By: Zoë Muntaner
“A smooth sea never made a skilled sailor” ~Franklin D. Roosevelt
In his 2002 classic The Rise of the Creative Class, Carnegie Mellon professor Richard Florida argued that “creative class” professionals like tech engineers, held the key to revitalizing America’s cities. He encouraged government planners and citizens to cater to the tastes of these creative professionals by developing walkable urban neighborhoods well-served by transit and with ample amenities.
The result came with rents skyrocketing, pricing out many ordinary citizens. Sound familiar? Cities have become more segregated by income and economic class. Mixed-income neighborhoods have been on the decline, replaced by concentrated pockets of wealth and poverty. We are more segregated now than the end of the civil war. Can you hack that?
A hack is the use of a computer to gain unauthorized access to data in a system but don’t let the metaphor escape you. Hack the Beach is a series of micro-festivals celebrating and bringing together Santa Monica’s tech innovators with local civic leaders co-sponsored by the City of Santa Monica and the Santa Monica Chamber of Commerce. The organizations aim to explore the big issues facing our community and discuss ways that technology can transform Santa Monica. Technology has transformed Santa Monica indeed. In the lead-up to the second annual Hack The Beach event, they are searching for innovation, ideas and solutions to improve Santa Monica’s Wellbeing through technology.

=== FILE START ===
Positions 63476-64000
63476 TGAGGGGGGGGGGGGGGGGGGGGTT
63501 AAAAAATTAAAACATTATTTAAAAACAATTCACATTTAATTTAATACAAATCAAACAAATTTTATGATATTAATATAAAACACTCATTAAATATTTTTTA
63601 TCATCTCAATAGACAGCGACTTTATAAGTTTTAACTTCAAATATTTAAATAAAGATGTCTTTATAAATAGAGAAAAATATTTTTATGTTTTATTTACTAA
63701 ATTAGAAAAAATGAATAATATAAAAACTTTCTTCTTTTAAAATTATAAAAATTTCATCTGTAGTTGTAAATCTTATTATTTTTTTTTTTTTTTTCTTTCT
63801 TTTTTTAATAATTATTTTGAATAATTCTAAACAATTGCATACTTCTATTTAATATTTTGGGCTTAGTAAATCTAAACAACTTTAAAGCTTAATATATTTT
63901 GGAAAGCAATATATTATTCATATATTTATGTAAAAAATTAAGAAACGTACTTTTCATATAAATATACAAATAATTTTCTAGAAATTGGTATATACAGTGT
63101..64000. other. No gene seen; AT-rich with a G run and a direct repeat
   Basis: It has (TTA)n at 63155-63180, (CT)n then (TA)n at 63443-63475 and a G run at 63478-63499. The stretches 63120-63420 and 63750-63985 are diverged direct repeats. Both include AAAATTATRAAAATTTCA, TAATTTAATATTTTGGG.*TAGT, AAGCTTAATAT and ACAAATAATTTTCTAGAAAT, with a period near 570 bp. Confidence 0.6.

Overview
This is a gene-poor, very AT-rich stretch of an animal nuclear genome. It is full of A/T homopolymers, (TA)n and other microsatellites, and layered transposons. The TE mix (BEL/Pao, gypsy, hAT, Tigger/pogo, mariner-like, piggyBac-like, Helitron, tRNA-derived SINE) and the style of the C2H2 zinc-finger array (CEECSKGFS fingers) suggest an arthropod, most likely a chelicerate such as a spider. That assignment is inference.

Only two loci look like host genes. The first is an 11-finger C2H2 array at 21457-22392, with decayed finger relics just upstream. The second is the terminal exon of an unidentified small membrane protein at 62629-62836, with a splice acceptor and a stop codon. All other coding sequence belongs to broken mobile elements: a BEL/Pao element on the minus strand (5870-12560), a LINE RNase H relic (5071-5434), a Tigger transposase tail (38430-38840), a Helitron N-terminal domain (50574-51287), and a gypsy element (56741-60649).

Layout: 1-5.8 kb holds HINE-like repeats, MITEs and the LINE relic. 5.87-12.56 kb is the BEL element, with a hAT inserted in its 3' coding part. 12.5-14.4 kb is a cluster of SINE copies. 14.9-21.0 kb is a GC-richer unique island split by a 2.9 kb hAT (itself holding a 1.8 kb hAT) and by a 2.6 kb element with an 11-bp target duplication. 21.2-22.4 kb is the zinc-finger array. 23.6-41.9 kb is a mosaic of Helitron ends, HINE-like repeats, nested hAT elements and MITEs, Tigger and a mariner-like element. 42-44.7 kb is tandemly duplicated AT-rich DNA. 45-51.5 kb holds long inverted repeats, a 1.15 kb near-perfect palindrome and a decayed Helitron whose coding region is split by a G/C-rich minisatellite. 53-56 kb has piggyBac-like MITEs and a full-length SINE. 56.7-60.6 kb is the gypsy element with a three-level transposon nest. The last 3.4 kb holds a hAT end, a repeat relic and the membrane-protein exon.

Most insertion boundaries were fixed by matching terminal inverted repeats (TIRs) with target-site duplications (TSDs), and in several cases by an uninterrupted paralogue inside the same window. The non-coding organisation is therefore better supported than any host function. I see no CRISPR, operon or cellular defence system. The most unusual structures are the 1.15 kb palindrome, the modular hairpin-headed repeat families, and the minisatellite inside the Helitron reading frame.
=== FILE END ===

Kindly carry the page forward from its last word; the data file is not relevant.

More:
Wellbeing is defined as the state of being comfortable, healthy and happy. A new paper by Yale University researchers published last Monday, reaffirmed there are vast overestimations in the progress toward racial economic equality, particularly amongst those who are thriving. The study’s results are especially stunning in the wake of census data released last week that showed that African Americans were the only racial group still making less than they did in 2000. Hispanics, are a whole other story. Take a look at the growing discontent of the Pico Neighborhood residents published in the local Lookout piece by Niki Cervantes.